Saturday, December 20, 2008

Getting in the Christmas Spirit

Here are a few pictures from House Beautiful to put us all in the Christmas spirit. Enjoy!

What one can do if you don't have snow for Christmas.

Sophisticated mix of colors and textures. Wonderful!

Fill your tree with unusual ornaments like this blown glass pear. Our favorite glass artist is Bob Rynearson at Rhino Glass.

We hope you have found a special gift for everyone on your list.

We celebrate all our dear family and friends this holiday season. You have enriched our lives and have made our year special.

Merry Christmas and aHappy New Year!


Friday, December 19, 2008

New Blogs

I've added two new blogs to my blog list. They are must reads.

First - I wrote of sevenof before when they first launched. The two gals, Jane and Amy have continued to write interesting and intelligent posts. Recently Jane mentioned an sculptor, Jennifer Maestre, who works with pencils, nails and zippers.

Yes, look closely those are nails and zippers. Stop by her intriquing website to see more. and another thank you to Jane for directing me to this artist. Sign up to receive the daily postings of seven of you won't be sorry.

Secondly, one of my favorite artists, Dan Zinno stopped in the store to chat and let me know he has started to blog.

He writes about life and art. I find his thoughts to be insightful. Stop by his blog and see what you think.

I've added links to both these blogs on my blog list. Visit them.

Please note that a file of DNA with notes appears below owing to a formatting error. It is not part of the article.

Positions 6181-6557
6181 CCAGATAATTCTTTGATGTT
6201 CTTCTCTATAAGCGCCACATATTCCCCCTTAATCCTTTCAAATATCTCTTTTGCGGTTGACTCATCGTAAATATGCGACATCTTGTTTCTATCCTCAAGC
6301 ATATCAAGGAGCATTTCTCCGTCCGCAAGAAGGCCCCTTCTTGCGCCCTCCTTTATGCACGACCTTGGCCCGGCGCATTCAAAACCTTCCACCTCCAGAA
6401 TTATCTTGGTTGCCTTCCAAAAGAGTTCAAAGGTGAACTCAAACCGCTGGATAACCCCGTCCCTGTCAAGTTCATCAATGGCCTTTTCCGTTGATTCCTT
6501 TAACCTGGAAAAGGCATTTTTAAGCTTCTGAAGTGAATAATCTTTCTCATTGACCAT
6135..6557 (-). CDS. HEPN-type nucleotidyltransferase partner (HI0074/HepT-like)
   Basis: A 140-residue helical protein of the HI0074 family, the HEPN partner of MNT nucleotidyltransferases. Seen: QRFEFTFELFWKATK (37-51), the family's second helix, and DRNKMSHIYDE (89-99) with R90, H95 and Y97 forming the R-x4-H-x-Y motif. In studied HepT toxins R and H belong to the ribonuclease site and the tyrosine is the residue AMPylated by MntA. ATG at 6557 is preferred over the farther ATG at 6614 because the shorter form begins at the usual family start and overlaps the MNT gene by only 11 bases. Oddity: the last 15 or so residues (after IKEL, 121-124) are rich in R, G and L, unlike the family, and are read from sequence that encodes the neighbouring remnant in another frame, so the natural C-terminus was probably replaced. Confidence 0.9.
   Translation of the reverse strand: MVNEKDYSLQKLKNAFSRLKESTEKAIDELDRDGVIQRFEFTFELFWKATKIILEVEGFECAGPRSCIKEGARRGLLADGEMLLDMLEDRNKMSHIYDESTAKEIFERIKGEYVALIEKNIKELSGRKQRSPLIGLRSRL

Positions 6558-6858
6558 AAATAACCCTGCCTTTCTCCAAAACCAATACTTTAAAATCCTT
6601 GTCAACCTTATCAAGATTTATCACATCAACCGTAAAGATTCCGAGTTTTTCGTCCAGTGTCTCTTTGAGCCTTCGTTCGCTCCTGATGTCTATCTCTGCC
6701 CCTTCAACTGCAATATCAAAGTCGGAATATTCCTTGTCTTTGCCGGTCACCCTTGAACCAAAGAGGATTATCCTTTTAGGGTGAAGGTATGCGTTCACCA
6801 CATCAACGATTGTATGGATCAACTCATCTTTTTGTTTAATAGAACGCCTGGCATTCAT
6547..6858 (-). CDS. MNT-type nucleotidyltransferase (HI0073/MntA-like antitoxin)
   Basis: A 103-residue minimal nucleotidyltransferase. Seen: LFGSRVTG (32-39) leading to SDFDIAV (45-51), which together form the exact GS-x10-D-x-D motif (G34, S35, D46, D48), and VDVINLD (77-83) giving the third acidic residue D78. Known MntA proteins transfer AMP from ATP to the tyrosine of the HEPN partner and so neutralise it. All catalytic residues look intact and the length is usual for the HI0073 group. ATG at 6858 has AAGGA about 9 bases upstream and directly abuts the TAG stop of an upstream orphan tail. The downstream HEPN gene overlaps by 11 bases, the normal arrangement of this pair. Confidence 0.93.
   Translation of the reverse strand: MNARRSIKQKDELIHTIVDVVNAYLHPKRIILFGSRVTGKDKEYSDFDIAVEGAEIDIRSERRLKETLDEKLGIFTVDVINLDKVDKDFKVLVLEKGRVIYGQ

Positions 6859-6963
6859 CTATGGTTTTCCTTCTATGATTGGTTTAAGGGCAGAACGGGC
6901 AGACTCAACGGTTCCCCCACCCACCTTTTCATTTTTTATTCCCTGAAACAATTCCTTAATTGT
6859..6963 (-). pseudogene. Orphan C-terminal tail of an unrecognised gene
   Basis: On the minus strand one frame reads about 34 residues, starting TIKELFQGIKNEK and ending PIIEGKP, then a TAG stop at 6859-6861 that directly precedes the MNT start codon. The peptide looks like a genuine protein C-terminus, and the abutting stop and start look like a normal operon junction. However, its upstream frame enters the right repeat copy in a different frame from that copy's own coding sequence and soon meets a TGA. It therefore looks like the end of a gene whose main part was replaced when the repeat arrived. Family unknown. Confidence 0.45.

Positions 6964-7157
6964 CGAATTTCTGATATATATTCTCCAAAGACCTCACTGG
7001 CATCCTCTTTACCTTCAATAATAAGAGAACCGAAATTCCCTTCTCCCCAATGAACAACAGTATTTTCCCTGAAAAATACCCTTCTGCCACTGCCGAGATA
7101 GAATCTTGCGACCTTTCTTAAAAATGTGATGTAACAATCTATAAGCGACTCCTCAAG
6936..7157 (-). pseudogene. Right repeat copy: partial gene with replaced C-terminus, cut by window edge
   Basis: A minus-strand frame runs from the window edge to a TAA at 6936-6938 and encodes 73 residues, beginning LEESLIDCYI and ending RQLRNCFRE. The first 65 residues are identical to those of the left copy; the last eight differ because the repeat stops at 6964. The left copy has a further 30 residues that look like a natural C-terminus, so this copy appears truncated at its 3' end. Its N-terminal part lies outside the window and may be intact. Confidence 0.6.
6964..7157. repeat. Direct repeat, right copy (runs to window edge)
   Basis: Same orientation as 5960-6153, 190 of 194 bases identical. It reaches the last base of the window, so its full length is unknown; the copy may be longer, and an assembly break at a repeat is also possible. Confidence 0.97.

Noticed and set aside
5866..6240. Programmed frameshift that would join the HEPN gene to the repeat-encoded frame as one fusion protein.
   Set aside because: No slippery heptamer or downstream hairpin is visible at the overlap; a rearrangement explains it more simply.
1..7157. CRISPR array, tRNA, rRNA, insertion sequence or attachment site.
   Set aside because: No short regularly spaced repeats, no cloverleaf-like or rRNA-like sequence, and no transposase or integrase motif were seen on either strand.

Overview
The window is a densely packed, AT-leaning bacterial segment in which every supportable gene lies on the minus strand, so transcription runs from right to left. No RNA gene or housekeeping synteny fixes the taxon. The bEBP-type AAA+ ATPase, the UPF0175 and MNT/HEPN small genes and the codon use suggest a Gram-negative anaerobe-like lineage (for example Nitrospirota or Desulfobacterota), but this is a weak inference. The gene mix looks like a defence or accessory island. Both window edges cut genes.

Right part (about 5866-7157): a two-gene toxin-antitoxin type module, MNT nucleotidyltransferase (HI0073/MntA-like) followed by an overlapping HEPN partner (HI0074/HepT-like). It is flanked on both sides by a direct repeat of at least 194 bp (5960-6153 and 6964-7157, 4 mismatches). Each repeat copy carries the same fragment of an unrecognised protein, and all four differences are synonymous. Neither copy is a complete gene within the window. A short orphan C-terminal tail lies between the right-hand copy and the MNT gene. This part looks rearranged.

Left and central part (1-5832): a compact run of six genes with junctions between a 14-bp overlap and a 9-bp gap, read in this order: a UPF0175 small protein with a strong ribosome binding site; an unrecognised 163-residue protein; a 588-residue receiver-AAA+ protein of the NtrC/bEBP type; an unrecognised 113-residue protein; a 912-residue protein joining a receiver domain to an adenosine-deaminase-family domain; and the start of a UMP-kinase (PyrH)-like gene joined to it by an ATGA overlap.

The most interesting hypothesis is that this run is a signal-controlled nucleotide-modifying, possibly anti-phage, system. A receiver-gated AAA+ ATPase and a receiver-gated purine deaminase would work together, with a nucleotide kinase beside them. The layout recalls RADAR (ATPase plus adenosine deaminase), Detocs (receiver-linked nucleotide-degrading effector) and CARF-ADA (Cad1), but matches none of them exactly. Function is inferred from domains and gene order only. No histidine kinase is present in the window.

Monday, December 15, 2008

Breathtaking Photography

When researching something totally different, I came across a post from Austinites, Karly Hand and Erin Williamson , about photography. (Isn't cool how surfing can take you to unexpected places?) Anyway...I have to share the photograpehers from their blog.

This is from Erwin Olaf. Click on his name to go to his website. His staged settings are haunting and filled with a story. Such detail!

Second, is Eirik Johnson. Click on his name to enter his website.

His subject matter is landscapes, but landscapes touched by man. Very interesting and arresting.

Enjoy the photography and all 3 websites.

Friday, December 12, 2008

Pretty Girls

Thanks to photographer, James Polnick, I have lots of photos of my dresses on 4 very pretty girls. Two months ago I did a trunk show of the Hugs from Mimi Handmade Dresses in Houston where I met some wonderful girls (and their mothers, grandmothers and fathers) who agreed to be in a photo shoot with their dresses. Here are the marvelous results.